The INS gives a booklet for people to study when they prepare the test taken to become a US citizen. There are one hundred questions whose answers must be memorized, of which about 30 pertain to history. On first look, the questions and answers seemed pretty well-written, simple but important.
Only upon reflection does one realize that what matters is not what is there but what is not there. It is those omissions that best reveal bias.
The choices are guided by the following considerations: "By learning our shared history, you will be able to understand our nation's traditions, milestones, and common civic values. Our country is independent because of the strength, unity, and determination of our forefathers. It is important for future Americans to know this story. We are people working towards great ideals and principles guided by equality and fairness. This is important to keep our country free."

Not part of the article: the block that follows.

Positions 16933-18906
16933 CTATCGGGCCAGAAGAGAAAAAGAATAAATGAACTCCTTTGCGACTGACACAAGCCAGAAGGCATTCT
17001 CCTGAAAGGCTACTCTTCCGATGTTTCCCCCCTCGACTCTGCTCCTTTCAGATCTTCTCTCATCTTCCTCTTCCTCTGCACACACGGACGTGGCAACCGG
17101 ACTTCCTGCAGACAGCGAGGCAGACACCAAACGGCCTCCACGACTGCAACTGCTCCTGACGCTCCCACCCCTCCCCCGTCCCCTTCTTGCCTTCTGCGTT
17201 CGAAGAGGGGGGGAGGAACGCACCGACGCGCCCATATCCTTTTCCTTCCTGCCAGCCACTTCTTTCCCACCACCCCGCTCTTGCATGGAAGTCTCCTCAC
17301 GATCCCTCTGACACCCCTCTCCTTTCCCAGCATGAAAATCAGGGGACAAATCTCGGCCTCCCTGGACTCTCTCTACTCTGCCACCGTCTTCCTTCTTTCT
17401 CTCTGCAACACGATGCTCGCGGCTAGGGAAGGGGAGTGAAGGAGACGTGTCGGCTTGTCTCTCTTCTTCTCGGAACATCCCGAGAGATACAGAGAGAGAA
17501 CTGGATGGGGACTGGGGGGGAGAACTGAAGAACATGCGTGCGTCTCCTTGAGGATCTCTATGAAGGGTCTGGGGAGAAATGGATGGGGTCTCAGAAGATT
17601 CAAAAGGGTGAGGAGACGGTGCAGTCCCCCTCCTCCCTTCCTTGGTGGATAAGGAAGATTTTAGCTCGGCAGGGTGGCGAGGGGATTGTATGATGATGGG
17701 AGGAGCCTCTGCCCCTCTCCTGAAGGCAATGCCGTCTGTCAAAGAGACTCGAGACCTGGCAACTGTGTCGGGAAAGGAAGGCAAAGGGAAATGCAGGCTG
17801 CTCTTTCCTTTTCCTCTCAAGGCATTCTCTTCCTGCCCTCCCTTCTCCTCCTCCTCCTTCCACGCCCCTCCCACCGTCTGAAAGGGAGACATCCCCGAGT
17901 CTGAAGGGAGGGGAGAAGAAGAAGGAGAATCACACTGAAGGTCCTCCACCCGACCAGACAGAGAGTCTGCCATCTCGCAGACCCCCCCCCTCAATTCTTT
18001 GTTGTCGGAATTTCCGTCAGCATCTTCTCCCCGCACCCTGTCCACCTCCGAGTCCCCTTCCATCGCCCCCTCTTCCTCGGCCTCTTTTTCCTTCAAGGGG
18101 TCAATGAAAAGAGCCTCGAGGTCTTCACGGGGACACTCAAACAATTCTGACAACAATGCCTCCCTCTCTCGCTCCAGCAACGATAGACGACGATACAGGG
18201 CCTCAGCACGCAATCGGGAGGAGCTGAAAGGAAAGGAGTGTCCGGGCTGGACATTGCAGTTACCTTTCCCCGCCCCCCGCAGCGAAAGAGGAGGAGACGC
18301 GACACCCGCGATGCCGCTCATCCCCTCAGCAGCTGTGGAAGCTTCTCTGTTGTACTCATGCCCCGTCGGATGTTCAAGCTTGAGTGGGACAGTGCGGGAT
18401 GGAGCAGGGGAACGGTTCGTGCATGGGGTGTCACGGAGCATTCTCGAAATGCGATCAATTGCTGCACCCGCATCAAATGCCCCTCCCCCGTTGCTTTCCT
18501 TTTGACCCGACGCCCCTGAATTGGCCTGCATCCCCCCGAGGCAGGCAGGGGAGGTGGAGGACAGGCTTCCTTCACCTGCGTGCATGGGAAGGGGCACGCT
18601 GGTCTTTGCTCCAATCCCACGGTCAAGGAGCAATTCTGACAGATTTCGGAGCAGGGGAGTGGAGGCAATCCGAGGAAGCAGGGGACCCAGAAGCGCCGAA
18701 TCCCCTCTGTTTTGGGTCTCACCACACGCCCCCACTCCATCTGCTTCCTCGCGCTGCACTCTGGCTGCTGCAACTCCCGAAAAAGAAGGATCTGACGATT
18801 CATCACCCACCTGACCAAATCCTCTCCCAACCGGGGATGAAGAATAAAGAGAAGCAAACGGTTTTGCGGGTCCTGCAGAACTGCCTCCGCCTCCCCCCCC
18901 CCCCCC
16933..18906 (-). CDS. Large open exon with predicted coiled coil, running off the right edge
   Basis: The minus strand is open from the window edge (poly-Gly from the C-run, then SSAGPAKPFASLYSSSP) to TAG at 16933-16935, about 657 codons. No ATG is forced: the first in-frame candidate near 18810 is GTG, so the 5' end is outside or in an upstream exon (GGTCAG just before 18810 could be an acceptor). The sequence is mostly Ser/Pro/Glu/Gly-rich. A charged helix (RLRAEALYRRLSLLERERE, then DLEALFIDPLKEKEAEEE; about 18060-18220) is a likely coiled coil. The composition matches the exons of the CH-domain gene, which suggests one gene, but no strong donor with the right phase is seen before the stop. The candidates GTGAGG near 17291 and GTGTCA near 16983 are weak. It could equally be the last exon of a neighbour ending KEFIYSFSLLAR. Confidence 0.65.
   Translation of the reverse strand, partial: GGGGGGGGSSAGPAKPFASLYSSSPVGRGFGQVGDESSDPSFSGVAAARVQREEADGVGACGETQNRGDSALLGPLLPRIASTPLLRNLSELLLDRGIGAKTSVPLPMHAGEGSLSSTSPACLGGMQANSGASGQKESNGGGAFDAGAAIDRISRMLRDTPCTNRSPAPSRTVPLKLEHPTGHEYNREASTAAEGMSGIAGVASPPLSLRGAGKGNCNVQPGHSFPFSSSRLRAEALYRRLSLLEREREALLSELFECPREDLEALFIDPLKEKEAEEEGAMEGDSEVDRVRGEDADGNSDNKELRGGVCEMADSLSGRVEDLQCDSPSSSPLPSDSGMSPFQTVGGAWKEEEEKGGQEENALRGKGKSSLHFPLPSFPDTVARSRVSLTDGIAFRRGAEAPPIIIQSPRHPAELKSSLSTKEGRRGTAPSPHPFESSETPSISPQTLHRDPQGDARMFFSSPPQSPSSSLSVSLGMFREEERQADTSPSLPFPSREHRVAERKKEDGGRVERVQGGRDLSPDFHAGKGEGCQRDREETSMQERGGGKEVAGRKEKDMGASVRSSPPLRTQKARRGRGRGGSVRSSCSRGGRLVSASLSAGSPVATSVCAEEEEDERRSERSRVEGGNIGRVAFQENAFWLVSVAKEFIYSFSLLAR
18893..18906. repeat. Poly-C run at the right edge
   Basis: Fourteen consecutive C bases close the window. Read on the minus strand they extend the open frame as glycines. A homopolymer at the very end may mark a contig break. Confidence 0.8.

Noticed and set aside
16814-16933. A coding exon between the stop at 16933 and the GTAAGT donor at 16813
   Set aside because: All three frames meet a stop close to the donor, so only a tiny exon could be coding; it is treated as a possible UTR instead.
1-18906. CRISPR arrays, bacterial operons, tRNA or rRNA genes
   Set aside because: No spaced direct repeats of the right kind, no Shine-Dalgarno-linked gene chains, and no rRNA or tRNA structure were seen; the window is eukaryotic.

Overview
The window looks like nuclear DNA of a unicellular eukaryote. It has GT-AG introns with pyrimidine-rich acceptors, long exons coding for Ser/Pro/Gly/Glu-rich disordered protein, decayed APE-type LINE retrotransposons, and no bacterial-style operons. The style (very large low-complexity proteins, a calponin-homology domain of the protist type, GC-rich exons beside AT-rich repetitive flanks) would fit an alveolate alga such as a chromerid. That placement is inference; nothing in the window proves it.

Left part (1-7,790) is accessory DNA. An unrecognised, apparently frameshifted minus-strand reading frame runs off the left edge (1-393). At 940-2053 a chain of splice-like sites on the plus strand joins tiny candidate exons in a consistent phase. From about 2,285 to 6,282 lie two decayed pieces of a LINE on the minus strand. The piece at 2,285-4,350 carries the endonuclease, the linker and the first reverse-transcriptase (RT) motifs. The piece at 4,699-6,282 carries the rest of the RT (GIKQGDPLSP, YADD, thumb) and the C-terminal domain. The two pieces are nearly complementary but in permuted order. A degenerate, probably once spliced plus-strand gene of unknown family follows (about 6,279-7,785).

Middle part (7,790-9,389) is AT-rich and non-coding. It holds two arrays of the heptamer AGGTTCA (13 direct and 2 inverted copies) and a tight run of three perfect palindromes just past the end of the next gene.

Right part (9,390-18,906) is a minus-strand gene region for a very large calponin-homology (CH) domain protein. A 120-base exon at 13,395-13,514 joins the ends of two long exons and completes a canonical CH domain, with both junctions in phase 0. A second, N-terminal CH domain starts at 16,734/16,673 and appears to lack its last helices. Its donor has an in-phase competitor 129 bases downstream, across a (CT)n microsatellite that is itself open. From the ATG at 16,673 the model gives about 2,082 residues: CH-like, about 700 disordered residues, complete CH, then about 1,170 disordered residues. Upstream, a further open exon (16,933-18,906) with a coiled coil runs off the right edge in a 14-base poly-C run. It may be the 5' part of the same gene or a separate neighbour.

There are exactly 3 Q&A about the history before the war of Independence. Here they are:
- Q: What is one reason colonists came to America?
- A: Freedom, political liberty, religious freedom, economic opportunity, to practice their religion, or to escape persecution.
- Q: Who lived in American before the Europeans arrived?
- A: American Indians, or Native Americans.
- Q: What group of people was taken to American and sold as slaves?
- A: Africans, or people from Africa.
Christopher Columbus has disappeared from the list of basic facts of American history, as though his legacy did not matter.
There are 57 questions about the US federal and state governments, but not a single mention of the United Nations.
There is a question about who the US fought during WWII, but no mention of who the Allies were.